The Cat’s Whisker’s Cat Café
Now, this was not on the planned itinerary! It was chucking it down with rain and we’d had a few G&Ts already so decided to find a café to settle down in until the downpour stopped. We were walking along Goodramgate which Dan spotted The Cat’s Whiskers which was a cat café! Neither of us had ever been to one before and so we headed in. It was £7 per person per hour plus whatever tea, coffee and cake you ordered. It was all homemade and locally sourced. We had a delicious slice of chocolate cake. Just make sure you don’t feed it to the cats!
It was such a lovely little café with the addition of lots of very cut fluffballs. We found out it had only been open 6 weeks but was proving very popular. The Cat’s Whisker’s are involved with local rescue centres in York and Lancaster and offer the cats a new home in the café. They are often found new homes very quickly in the café after struggling to find their forever home in the shelters. It was a very peaceful hour and I came out almost feeling like I’d been in a spa! I love cats and I think my favourite had to the beautiful Snow pictured below. Look at that tail!
To reserve a slot head to www.thecatswhiskersyork.co.uk
House of Trembling Madness
This place was CRAZY (thank you Jo for the recommendation!) This medieval Alehouse started its life as part of the first Norman house in 1180 AD. Now, it is a beer shop and pub, selling hard to find beers and beverages. The pub is upstairs and it feels like you’re stepping into a period drama; there are animal heads on the wall, a big wooden chandelier and odd tables, chairs and pews. It’s certainly got an atmosphere. Downstairs you’ll find a beer shop and in the cellar, there is a whole selection of gins and spirits. It’s well worth a visit for the novelty alone!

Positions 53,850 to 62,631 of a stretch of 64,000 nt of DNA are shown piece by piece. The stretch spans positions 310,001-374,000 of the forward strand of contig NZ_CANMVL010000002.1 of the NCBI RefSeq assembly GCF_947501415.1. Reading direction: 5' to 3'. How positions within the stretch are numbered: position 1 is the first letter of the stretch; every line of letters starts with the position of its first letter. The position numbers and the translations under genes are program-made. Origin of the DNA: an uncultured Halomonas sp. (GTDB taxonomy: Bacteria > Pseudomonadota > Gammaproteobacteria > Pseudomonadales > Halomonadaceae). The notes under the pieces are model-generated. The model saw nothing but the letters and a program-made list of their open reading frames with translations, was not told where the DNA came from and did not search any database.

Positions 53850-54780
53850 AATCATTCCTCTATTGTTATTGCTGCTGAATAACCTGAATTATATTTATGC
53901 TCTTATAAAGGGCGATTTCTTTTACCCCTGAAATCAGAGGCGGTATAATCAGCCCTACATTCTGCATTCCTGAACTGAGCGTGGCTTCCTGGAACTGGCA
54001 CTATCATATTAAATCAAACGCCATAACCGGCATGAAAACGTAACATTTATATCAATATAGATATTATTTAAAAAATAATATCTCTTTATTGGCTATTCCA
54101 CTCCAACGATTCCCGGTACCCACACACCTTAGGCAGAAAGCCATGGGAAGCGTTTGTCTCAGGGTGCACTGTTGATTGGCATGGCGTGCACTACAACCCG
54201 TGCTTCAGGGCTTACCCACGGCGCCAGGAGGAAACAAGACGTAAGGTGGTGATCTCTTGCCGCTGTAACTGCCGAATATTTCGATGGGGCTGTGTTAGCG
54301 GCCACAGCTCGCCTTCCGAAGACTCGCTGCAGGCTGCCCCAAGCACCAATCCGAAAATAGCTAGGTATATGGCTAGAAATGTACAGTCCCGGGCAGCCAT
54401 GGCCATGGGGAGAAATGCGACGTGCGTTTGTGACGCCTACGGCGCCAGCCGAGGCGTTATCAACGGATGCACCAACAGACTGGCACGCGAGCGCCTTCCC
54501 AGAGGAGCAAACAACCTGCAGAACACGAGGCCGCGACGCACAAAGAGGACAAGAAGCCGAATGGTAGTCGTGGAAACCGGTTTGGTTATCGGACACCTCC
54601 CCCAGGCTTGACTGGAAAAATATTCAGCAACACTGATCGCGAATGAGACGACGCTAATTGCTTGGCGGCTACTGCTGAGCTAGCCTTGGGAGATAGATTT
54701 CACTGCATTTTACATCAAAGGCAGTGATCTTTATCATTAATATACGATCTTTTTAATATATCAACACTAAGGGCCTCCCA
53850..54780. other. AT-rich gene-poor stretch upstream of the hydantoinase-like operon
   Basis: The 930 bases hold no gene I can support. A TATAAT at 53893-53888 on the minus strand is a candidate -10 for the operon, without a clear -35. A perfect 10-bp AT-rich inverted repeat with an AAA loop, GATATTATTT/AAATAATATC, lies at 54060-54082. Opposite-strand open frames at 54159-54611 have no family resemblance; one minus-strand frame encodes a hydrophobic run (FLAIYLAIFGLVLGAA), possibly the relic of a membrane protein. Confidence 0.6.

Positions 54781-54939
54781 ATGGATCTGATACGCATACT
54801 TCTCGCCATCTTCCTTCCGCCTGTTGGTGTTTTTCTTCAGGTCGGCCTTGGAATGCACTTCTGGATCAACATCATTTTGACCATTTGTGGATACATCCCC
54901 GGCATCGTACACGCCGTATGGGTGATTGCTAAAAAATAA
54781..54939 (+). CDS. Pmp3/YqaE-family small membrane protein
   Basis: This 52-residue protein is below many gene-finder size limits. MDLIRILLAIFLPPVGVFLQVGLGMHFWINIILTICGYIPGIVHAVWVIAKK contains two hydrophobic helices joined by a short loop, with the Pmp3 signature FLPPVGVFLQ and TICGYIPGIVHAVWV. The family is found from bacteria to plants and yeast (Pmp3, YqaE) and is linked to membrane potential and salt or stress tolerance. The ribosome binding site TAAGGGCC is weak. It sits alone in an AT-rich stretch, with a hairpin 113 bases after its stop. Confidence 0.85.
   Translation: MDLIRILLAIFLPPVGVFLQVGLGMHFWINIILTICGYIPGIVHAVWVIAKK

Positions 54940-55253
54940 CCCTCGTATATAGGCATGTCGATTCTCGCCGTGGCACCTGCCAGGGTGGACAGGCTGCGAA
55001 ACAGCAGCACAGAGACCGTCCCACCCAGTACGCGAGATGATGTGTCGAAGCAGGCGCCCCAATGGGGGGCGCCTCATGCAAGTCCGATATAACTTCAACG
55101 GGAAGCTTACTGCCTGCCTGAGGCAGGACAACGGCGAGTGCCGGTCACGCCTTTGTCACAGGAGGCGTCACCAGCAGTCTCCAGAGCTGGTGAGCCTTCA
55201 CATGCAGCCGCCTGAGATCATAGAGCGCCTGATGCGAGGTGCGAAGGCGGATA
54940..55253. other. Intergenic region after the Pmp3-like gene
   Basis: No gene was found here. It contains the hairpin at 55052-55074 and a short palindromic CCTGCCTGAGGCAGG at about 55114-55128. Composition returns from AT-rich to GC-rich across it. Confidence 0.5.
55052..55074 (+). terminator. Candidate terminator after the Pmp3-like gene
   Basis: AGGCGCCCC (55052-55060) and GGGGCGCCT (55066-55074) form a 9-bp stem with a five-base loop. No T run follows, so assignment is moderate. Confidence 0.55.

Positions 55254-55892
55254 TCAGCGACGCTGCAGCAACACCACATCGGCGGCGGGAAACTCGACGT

The Fossgate Tap
This was a great little find on our first day and wasn’t far from our hotel. The bar is in partnership with Turning Point Brewing Co, a local Yorkshire brewer. The Fossgate Tap serves a food menu and an epic gin menu and is a great place for a drink. Like most buildings in York, this one is old and is Grade II listed. It dates back c1796 and previously traded as ‘The Army and Navy Store’ for 93 years. Many of the original fixtures and fittings remain; retaining the building’s historical charm.
Other places to eat & drink in York:
- Brew & Brownie – A great spot for brunch or cake and coffee!
- Partisan – A quirky little spot on Micklegate for brunch and lunch. You’ll find local ingredients and fresh flavours here.
- Roots – Fine dining restaurant by Michelin Starred chef, Tommy Banks who owns The Black Swan at Olstead.
- Betty’s Café – A York institution in the centre of the city. Comes highly recommended for brunch and afternoon tea.
- Pivnî – A very old style pub serving beers from all over the world. It’s just around the corner from the Shambles market
So there we have it. My guide to exploring York in three days! As you can see there is a hell of a lot to pack in and I haven’t even featured all of the things you can do in York. It’s a great city for foodies, explorers, shoppers and history lovers so if you are looking to explore more of the UK, York is a lovely place to start. I promise that you will fall in love!
Have you been to York?
To find more inspiration for things to do, see and place to eat in York head to Visit York and create your own #OnlyInYork experience.
Your pocket guide to York
Save my map of York to Your Places on Google and use it to navigate your way around this beautiful city and discover new gems.
Simply open Google Maps on your browser, open the tab on the left-hand side and click on ‘My Places‘. You can then create your own map or add to this one.
Now, all the places you want to visit are easily accessible on your phone and you can quickly see what’s around you, wherever you are. You can also add notes to each point on the map.
DISCLAIMER: This is part of a collaboration with Visit York. Our travel, accommodation, York Pass and meal at Los Moros were complimentary in return for social media and blog content. We were left to explore the city on our own free will so I could produce this city guide.